As the present dentine cleaning agent contains complex forming agents, this can be used in such a concentration that no negative effects arise and the dentinal surface becomes satisfactorily cleaned also at diamond grinding. It has also been found that this complex forming agent has a synergistic effect as to the antibacterial properties of the present solution.
Conventional agents, such as other detergents, foaming agents, flavoring agents etc. can be added to the cleaning agent according to the invention.
The ingredients of the present cleaning agent for dentinal surfaces have been proposed and probably used alone, but not in combination, in agents for tooth and mouth care. They then act on the enamel surfaces of the teeth, but do not contact the dentine of the tooth. The Swedish patent No. 7113041-3 teaches ampholytic tensides, the German specification No. 1,014,289 and the Swedish specification No. 7508867-4 a complexing agent and the Austrian specification No. 335,068 invert soap in agents for tooth and mouth care.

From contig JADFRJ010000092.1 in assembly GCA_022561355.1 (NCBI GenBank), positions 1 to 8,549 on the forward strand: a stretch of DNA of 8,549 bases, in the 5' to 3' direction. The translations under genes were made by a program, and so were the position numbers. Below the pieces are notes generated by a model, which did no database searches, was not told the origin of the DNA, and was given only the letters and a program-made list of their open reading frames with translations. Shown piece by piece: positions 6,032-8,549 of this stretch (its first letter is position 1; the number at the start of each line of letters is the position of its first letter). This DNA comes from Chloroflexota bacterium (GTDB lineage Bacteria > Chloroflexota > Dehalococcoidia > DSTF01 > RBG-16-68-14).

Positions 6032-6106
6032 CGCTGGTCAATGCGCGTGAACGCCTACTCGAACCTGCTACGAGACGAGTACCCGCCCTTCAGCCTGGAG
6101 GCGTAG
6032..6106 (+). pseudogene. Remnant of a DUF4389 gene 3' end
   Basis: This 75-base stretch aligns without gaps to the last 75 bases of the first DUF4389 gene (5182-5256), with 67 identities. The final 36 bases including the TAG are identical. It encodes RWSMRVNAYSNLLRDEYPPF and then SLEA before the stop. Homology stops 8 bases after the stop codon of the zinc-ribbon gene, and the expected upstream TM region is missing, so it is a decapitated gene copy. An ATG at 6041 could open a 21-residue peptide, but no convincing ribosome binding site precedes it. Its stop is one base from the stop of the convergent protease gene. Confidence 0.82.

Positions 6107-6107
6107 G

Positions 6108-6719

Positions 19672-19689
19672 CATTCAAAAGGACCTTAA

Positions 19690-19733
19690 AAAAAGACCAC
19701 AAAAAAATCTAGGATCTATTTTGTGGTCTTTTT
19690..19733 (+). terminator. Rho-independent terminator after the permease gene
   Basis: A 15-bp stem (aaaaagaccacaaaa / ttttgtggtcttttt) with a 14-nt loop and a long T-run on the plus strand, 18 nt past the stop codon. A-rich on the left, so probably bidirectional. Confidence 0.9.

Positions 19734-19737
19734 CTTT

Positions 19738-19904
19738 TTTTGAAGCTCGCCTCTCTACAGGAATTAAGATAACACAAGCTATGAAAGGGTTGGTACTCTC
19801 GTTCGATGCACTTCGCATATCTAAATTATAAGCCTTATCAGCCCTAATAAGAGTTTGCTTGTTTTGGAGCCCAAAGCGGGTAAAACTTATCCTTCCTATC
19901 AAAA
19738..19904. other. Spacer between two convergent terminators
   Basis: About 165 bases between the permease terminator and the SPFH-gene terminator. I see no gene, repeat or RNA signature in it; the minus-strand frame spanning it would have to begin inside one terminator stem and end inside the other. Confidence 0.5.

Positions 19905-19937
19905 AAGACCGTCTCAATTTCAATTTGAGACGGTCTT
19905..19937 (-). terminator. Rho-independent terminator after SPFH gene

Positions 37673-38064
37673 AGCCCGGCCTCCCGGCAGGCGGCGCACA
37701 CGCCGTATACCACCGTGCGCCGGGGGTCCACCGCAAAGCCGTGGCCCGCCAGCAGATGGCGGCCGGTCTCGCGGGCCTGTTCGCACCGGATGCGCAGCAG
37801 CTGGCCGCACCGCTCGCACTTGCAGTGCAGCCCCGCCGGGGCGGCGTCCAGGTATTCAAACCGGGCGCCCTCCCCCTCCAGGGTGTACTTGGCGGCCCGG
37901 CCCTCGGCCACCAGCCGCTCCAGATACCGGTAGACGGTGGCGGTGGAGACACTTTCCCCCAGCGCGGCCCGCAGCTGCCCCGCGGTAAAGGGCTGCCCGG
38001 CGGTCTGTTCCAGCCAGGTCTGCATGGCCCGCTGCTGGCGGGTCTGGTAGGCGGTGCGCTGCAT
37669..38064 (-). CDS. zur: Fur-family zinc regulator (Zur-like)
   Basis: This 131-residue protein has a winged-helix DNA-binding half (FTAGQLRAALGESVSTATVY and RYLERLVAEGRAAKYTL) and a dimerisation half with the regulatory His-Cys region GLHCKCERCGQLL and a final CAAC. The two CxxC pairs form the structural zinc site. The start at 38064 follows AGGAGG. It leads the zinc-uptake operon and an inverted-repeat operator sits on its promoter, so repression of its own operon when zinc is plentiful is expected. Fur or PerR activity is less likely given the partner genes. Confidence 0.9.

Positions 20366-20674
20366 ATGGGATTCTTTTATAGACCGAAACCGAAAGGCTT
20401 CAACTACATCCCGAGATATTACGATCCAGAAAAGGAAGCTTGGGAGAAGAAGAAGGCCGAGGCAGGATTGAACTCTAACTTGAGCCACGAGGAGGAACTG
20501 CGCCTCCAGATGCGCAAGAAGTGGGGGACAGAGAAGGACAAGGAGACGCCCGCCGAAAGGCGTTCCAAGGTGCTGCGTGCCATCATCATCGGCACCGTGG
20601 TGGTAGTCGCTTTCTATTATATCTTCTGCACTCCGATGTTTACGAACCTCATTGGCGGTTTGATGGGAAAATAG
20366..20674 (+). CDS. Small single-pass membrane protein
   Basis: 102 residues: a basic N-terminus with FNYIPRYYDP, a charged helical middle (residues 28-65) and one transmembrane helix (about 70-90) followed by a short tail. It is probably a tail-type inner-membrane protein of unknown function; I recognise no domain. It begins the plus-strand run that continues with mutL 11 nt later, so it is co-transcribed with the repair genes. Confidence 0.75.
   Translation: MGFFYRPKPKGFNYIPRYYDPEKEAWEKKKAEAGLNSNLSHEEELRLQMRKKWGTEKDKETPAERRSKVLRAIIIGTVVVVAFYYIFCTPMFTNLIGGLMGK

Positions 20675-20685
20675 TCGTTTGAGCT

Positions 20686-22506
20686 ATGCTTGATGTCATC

A suitable invert soap for use according to the invention is alkyldimethylbenzyl ammonium chloride. Its LD50 (lethal dose for 50% of the test animals) amounts to 1173 mg/kg body weight of rats. The tolerance of mucous membrane has been tested by applying once 0.1 ml to 10% and 5% diluted sample, respectively, to the conjunctival sack of a rabbit's eye. At these high concentrations irritation phenomena occurred in the form of red colouring.
The ampholytic tenside is ionically balanced and its isoelectric point is at a pH of about 7.0. The cationic and anionic groups have an equivalent strength and the ampholytic tenside is therefore miscible with all anionic, cationic and nonionic tensides in all proportions, even if it reacts more anionically in the alkaline range and more cationically in the acid range. Consequently, both the anionic and the cationic groups are weak in the present amphoteric tensides, the effect of which is that the compounds do not tend to form insoluble salts. The complete sodium salt is formed at pH 8-9 and the complete acid salts are formed at pH 5-6.